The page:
Dance Party Fitness

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Recently some fitness enthusiasts have begun ditching their Power Plate, CrossFit, and bootcamp sessions for classes that seem more dance party than exercise. The biggest self-proclaimed “party starter” may be 24-year-old Sadie Kurzban, founder of 305 Fitness (area code of her native Miami), who created classes when she was a student at Brown University. “We’d pack a room with 80 or 100 people – as many as we could fit,” she recalls. “It really was a party.” The classes became an on-campus phenomenon, with crowds lining up to get in (including fellow alum Emma Watson). Two years later, 305 is still raging, but in New York with 30 employees and a flagship studio set to open this year.

But what makes 305 stand out from other dance-cardio classes on the block? Well, first, the lighting is more club- than gym-worthy (translation: dark). Second, there’s a DJ in every class – be it 7.30am or 7.30pm – blasting heart-racing custom mixes for the entire 55 minutes. And the instructors, like the students, haven’t heard the playlist pre-class. “It’s like when you’re on the dance floor and you’re about to go home, then the DJ puts on that one song and you think, ‘I can’t leave! It’s too good!’” Kurzban says. Nor are the classes completely choreographed, thanks to feedback from her clients. “People wanted it to be more athletic, flexible, and have less choreography, something that felt more like a party.”

Liviya Kraemer, 26, a 305 acolyte for just over a year, averages four to five classes a week and has lost 15 pounds, going from size 8 to a 4. “I have finally found a place where I can have the best time ever, feed my dance hunger, and work out all at once,” she says.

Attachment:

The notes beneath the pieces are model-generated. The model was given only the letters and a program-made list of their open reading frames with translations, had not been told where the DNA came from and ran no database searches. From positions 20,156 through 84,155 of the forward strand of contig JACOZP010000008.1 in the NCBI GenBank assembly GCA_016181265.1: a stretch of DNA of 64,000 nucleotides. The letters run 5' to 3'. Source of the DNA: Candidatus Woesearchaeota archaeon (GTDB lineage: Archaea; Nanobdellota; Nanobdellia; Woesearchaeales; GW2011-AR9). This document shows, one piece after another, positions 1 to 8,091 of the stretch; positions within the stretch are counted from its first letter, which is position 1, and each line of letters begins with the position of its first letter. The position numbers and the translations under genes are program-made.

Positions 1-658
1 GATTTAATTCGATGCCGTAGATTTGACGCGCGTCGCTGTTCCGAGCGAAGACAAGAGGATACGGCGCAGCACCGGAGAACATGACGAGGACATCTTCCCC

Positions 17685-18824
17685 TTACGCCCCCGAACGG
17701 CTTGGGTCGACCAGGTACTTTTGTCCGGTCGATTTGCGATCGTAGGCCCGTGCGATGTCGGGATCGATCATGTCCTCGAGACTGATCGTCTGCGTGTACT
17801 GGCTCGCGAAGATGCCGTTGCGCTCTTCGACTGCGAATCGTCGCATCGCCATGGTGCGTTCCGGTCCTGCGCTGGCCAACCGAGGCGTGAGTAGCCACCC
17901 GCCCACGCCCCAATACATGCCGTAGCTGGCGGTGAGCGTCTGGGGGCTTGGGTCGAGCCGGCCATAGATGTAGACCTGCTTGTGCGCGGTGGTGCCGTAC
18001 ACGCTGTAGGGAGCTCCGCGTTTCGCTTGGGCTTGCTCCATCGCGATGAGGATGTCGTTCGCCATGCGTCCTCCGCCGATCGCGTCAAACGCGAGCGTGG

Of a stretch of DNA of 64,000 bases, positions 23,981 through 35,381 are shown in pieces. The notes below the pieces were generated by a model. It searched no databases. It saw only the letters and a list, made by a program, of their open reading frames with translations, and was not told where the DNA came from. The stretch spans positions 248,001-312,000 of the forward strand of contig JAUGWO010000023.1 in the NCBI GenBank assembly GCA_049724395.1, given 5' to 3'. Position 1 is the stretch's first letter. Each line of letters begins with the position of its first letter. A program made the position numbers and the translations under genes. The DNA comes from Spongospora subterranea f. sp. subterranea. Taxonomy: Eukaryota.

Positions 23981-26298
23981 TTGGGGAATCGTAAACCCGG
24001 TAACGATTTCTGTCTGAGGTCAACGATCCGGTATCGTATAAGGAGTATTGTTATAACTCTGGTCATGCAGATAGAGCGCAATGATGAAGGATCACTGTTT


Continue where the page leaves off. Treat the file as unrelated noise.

At New York’s Broadway Bodies’ Beyoncé-themed class, the waiting list is often 50 deep. Instructor Mitchell Wayne orchestrates a mix of the singer’s signature moves with inspired-by choreography. Entrepreneur and DJ Hannah Bronfman, a devotee, often posts the finale on Instagram. “The vibe is super fun, but the people in the class definitely want to learn the secrets behind B’s moves,” she says. And nobody will argue about aspiring to get Beyoncé’s chiselled body. “Dancing targets the smaller, proprioceptive balance muscles that people aren’t used to using if they’re doing traditional cardiovascular exercise or strength training,” explains Jacque Ratcliff, an exercise physiologist.

Along with shaping your booty, dance can boost brainpower, perhaps even more than a gym workout. “It targets the hippocampus, which controls learning and memory, as well as the frontal cortex. This gives you the capacity to focus and to multi-task, improving the structure and molecular composition of the brain,” claims Carl Cotman, a professor of neurology at the University of California, Irvine, who adds that dance-party-like classes could be the “magic formula” of workouts. “There isn’t any pill that could even come close to the benefits of pairing exercise with socialising,” he says. The bottom line is you’re going to exercise more if you’re enjoying it, and who doesn’t like a dance party?